Key verdict due on Bosnian Serb military chief Ratko Mladic

Key verdict due on Bosnian Serb military chief Ratko Mladic©ENRIQUE FOLGOSA / AFP
This file photo taken on April 17, 1993 shows Bosnian Serb military leader Ratko Mladic (R) and his second in command Milan Gvero smile for photographers in Sarajevo
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The International Criminal Tribunal for the former Yugoslavia (ICTY) is preparing to hand down on November 22 its verdict on Bosnian Serb military leader Ratko Mladic. Given the ICTY’s previous convictions of his main associates including Radovan Karadzic, a guilty verdict is widely expected.   

Whilst a guilty verdict is expected, it will be key to see what sentence the International Criminal Tribunal for the former Yugoslavia imposes. Mladic faces a possible life sentence, but in March 2016 the ICTY unexpectedly sentenced former Bosnian Serb political leader Radovan Karadzic to 40 years in jail. It was nevertheless Karadzic who, from his fief of Pale overlooking Sarajevo that was besieged by his forces throughout the war, implemented the ethnic cleansing in Bosnia-Herzegovina. But the judges considered his retirement from politics in 1996 after the Dayton peace accord to be a mitigating circumstance. They thus validated the written part of that peace deal but did not pronounce on the suspected unwritten part, i.e. impunity for Karadzic, who managed to escape the ICTY’s clutches for 13 years. However that may be, there is no such agreement for Mladic. In addition, Mladic has throughout the four years of his trial provoked the judges, going as far as to insult witnesses and get himself thrown out of the courtroom several times. 

Genocide in Prijedor?

The charges against Ratko Mladic are similar to those on which Radovan Karadzic was convicted. He is accused of genocide, crimes against humanity and war crimes committed in Bosnia-Herzegovina between 1992 and 1995, during a war that left more than 100,000 people dead. Mladic has been tried for the massacre of 7,000 Bosnian Muslims in Srebrenica in July 1995; ethnic cleansing of towns and villages in Bosnia-Herzegovina, including camps in the Prijedor region; the 44-month siege of Sarajevo, whose inhabitants were shelled, shot at and starved; and the taking hostage of UN staff who were used as human shields to stop NATO intervention. Up to now the Tribunal judges have rejected the genocide charge in favour of crimes against humanity for crimes committed in Bosnia-Herzegovina, with the exception of Srebrenica. But in the Mladic case, the prosecution managed to get new evidence admitted at the last moment, the results of forensic exhumations carried out in the Prijedor region. In summer 2013, a repentant Serb soldier had revealed the site of mass graves to the commission on missing persons in Bosnia-Herzegovina. It managed to exhume 712 bodies from graves in Tomasica and Jakorina Kosa, on the site of an old mine. This evidence showed the violence of the ethnic cleansing in the region, which was taken by the Bosnian Serbs in spring 1992. We will know on November 22 if this evidence convinces the judges to convict Ratko Mladic for genocide. Shortly before leaving Sarajevo to attend the verdict in The Hague, the president of the Mothers of Srebrenica and Zepa told AFP she hopes he will be “found guilty of genocide, not only in Srebrenica but also in other towns.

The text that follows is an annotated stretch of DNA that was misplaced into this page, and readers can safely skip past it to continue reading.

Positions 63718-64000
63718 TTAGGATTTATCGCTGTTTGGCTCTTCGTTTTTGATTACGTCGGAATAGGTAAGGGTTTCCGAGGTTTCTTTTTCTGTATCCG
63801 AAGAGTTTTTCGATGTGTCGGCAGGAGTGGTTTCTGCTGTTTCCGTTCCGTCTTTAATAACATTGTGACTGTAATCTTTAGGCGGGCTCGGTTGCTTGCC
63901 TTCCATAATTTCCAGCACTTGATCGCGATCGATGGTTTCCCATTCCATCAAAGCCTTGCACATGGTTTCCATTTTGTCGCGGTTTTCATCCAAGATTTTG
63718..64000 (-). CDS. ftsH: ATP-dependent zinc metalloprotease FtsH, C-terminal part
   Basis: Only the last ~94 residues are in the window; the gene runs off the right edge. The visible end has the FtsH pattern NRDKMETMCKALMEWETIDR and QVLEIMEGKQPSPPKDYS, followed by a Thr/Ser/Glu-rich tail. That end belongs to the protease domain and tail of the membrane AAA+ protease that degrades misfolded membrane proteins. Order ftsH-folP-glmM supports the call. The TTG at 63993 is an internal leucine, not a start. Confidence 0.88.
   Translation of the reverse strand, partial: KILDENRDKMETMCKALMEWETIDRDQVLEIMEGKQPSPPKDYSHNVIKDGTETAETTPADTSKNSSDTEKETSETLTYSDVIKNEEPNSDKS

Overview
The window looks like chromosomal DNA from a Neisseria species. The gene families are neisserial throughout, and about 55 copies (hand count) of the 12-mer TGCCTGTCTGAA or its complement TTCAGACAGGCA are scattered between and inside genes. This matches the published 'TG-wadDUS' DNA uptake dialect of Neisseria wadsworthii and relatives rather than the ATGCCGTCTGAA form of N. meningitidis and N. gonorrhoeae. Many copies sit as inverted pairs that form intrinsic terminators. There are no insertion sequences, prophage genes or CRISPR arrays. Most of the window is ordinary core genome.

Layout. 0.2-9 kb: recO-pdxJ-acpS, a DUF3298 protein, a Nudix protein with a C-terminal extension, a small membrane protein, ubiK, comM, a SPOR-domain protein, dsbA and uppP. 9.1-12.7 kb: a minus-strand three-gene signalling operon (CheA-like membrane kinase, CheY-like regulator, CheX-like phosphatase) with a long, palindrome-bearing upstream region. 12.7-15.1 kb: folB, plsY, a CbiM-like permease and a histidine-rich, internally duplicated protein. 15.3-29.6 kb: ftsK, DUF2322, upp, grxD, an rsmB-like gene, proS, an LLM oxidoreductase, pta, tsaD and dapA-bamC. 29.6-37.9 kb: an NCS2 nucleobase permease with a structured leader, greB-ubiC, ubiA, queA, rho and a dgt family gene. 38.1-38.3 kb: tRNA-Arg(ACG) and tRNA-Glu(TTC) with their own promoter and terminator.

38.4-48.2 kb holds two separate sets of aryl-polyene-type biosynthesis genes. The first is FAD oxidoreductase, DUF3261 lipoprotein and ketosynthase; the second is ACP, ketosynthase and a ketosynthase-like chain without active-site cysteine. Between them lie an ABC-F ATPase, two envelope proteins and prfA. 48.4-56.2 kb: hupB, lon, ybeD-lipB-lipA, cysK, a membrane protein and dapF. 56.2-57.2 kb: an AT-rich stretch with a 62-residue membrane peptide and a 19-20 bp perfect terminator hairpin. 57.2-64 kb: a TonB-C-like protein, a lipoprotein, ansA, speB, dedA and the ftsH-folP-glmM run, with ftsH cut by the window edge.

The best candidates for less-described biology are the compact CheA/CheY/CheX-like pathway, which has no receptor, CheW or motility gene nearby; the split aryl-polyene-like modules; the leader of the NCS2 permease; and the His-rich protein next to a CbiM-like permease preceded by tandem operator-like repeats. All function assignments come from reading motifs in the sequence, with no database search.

Links with Belgrade

Another unknown is what responsibility the verdict will attribute to Serbia in Mladic’s crimes. Up to now, no Serbian leader has been convicted for crimes committed Bosnia. Slobodan Milosevic died in his prison cell before the end of his trial. In 2013, Momcilo Perisic, who was head of his army, was acquitted on appeal after initially being sentenced to 27 years in jail. A month later Jovica Stanisic, who was intelligence chief under Milosevic, was acquitted by the trial court. The appeals court then ordered a retrial. So, 25 years after the crimes were committed, he is on trial at the Mechanism for International Criminal Tribunals (MICT), a structure set up by the UN to handle the residual tasks of the ad hoc tribunals for former Yugoslavia and Rwanda: fugitives, requests for sentence reductions, final appeals and, in the case of Stanisic, a complete retrial. The verdict on Ratko Mladic will thus also show how the judges interpret the links between the Bosnian Serb military leader and leaders in Belgrade.

Mladic refuses to face the verdict

When he was arrested in Serbia on May 26, 2011, Ratko Mladic was sick. During his 16 years on the run he had had two strokes. The long hunt for him had lost him his support within the army, and it was with a cousin that he finally found refuge. According to several Tribunal investigators, it was the trail of medicines that finally led to his capture.  In a new provocation a few months after his arrival at the Tribunal, the accused – who had recovered – thanked the judges for saving his life. During the more than four years of his trial, the Tribunal scheduled hearings to take account of his fragile health. But since the spring, his lawyers have been denouncing his treatment in prison and have asked for several specialists. Ratko Mladic has asked to be treated in Russia or Serbia, which the judges refused. Now his lawyers are insisting that the Tribunal should postpone the date of the verdict, arguing that Mladic is not in a fit state to face it.